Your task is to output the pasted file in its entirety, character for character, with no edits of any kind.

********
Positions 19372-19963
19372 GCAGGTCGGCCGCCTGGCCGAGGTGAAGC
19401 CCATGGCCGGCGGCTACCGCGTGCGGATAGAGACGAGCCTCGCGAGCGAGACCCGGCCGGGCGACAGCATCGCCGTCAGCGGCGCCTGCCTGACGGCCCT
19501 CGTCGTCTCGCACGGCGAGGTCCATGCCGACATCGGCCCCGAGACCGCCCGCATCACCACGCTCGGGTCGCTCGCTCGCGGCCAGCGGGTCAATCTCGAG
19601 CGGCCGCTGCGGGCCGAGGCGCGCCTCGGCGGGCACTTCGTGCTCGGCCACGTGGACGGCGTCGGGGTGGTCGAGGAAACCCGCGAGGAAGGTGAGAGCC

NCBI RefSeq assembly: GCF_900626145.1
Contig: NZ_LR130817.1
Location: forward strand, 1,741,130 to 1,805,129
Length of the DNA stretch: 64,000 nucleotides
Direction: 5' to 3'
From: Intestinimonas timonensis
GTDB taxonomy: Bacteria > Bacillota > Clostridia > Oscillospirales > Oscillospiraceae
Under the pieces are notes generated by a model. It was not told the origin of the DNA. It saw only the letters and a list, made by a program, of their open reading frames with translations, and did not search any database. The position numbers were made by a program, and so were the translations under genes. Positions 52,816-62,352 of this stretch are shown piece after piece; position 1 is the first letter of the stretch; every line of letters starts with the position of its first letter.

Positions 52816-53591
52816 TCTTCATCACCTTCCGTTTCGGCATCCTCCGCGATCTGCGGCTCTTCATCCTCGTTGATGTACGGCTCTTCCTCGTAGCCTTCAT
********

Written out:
Positions 19372-19963
19372 GCAGGTCGGCCGCCTGGCCGAGGTGAAGC
19401 CCATGGCCGGCGGCTACCGCGTGCGGATAGAGACGAGCCTCGCGAGCGAGACCCGGCCGGGCGACAGCATCGCCGTCAGCGGCGCCTGCCTGACGGCCCT
19501 CGTCGTCTCGCACGGCGAGGTCCATGCCGACATCGGCCCCGAGACCGCCCGCATCACCACGCTCGGGTCGCTCGCTCGCGGCCAGCGGGTCAATCTCGAG
19601 CGGCCGCTGCGGGCCGAGGCGCGCCTCGGCGGGCACTTCGTGCTCGGCCACGTGGACGGCGTCGGGGTGGTCGAGGAAACCCGCGAGGAAGGTGAGAGCC

NCBI RefSeq assembly: GCF_900626145.1
Contig: NZ_LR130817.1
Location: forward strand, 1,741,130 to 1,805,129
Length of the DNA stretch: 64,000 nucleotides
Direction: 5' to 3'
From: Intestinimonas timonensis
GTDB taxonomy: Bacteria > Bacillota > Clostridia > Oscillospirales > Oscillospiraceae
Under the pieces are notes generated by a model. It was not told the origin of the DNA. It saw only the letters and a list, made by a program, of their open reading frames with translations, and did not search any database. The position numbers were made by a program, and so were the translations under genes. Positions 52,816-62,352 of this stretch are shown piece after piece; position 1 is the first letter of the stretch; every line of letters starts with the position of its first letter.

Positions 52816-53591
52816 TCTTCATCACCTTCCGTTTCGGCATCCTCCGCGATCTGCGGCTCTTCATCCTCGTTGATGTACGGCTCTTCCTCGTAGCCTTCAT